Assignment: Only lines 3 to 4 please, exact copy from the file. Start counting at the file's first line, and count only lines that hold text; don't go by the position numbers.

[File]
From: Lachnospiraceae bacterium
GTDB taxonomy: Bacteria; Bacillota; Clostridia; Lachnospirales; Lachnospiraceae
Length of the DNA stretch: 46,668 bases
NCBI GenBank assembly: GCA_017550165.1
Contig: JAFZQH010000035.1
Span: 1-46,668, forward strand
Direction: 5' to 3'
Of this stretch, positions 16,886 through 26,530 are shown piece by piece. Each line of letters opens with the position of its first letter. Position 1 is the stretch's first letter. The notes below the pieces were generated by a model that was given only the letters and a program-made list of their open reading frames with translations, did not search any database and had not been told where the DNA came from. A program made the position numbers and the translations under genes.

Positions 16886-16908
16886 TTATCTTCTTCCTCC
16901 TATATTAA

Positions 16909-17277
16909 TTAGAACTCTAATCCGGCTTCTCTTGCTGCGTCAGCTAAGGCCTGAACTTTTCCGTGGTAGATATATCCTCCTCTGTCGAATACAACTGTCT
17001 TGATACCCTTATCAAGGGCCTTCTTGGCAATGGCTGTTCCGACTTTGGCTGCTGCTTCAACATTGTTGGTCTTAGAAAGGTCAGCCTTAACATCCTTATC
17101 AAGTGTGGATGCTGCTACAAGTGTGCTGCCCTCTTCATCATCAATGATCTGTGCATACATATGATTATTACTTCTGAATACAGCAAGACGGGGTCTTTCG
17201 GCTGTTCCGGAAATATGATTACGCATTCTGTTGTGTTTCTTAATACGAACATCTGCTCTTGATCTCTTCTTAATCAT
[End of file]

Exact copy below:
Length of the DNA stretch: 46,668 bases
NCBI GenBank assembly: GCA_017550165.1